SIMSELEVIC, Masa 1938  Strasuno 12 Vilna Gaon State Museum of Lithuania Vilnius Ghetto: Lists of Prisoners Volume 1 332  Vilnius Vilnius Vilnius  May 1942 
SIMSELEVIC, Mendel 1934  Ligonines 8 - 35 Vilna Gaon State Museum of Lithuania Vilnius Ghetto: Lists of Prisoners Volume 1 139  Vilnius Vilnius Vilnius  May 1942 
SIMSELEVIC, Sluma 1928  Ligonines 8 - 35 Vilna Gaon State Museum of Lithuania Vilnius Ghetto: Lists of Prisoners Volume 1 139  Vilnius Vilnius Vilnius  May 1942 
SIMSILEWIC, Ber 1907  Strasuno 9 - 8 Vilna Gaon State Museum of Lithuania Vilnius Ghetto: Lists of Prisoners Volume 1 313  Vilnius Vilnius Vilnius  May 1942 
SIMSILEWIC, Rachmil 1938  Strasuno 9 - 8 Vilna Gaon State Museum of Lithuania Vilnius Ghetto: Lists of Prisoners Volume 1 313  Vilnius Vilnius Vilnius  May 1942 
1906 Novogrodok Uyezd Duma List, Q-ZShimshelevich Aizik 3177
Shimshelevich Borukh Mordukhov 3199
Shimshelevich Getsel' Movshov 3203
Shimshelevich Leiba Elev 3204
Shimshelevich Movsha Shimkhov 3228
Shimshelevich Zelik 3230
Shimshelevich Ovsei Ben'iaminov 3292
Shimshelovich Movsha Iankel' Leibov
Names of Holocaust Victims from Lubch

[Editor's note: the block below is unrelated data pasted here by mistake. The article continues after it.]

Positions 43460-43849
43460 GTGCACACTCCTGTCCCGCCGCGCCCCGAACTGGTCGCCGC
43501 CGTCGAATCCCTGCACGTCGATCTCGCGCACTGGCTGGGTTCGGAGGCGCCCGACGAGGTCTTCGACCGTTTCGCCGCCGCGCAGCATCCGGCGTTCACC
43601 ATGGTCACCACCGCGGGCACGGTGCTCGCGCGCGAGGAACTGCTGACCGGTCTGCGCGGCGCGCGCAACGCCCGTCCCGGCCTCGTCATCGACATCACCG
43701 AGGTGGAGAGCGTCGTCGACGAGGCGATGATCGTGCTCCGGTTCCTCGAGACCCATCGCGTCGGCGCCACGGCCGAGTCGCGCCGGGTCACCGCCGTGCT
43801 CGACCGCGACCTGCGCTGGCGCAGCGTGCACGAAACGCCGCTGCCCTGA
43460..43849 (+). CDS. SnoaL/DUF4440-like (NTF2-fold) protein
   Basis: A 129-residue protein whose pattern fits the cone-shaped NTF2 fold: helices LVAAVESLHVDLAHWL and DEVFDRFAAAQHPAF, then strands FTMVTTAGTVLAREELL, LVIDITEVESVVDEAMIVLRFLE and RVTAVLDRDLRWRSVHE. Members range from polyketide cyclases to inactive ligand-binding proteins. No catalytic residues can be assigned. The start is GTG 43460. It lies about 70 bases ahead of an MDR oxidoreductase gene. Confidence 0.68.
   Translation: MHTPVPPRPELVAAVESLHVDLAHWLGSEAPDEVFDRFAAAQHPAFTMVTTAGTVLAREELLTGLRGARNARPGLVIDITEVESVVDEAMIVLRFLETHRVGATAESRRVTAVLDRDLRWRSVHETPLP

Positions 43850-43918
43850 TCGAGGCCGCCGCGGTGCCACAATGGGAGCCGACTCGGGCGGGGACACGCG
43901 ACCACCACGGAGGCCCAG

Shimshelevich Mordechai Rona Khaya-Beyla, Rivka  
Shimshelevich Yehoshua-Yaakov
Shimshelevich Alter, his wife Haya-lea,
Shimshelevich Moyshe, his wife Batia
Pesakh Shimshelevitch, who completed his degree at the Vilna Teachers' Institute and studied in Switzerland, was also very close to the Jewish masses in Ponevezh. He was a teacher in the Folkshul, principal of the Mittelshul, and the dedicated secretary of OZE [“Society for the Protection of Jews� founded in Russia in 1912]. Today in Philadelphia Shimshelevitch, now under the name of Simon, is a well-known Yiddish pedagogue.
partisans;  DinersÃūtejn Vinogradov Belorussia Yosef Norman Sovietskaya Beloruss Belorussia
Mula Norman Kutovski Belorussia Non Known Shimshelevitch Kutovski Belorussia
In the delegation were Shimshelevitch from Smorgon and another messenger and they greeted Wollfson (Lithuanian Jewry, p.521). The district committee organized a Zionist conference in the districts. In that way, a conference of the associations in Vilna district took place in Smorgon, in Adar Bet (Second Adar y.o-k) 1909. (ibid, p.525). Dr. Ben Zion Momson visited Smorgon and lectured in 1909. A group of Zionists took pictures with the guest. (Arie Tzentzifer, ibid, p.151, figure 438).
Smorgon Yizkor book;
Autobiography - Zvi Shimshi (father of the Israeli President Yizchak ben Zvi) (113-119 H)
______________Picture: Zvi Shimshi, page 115

Susan Thompson (ssthomps@aol.com)

I am the granddaughter of Pesakh Shimshelevitch, whose photo and
biography appear on
that mean we're related?--------------
The site is not just for related people. I do not know how most of
the family members are related to each other but they seem to
originate from the Smorgon area ( today in Belarus) .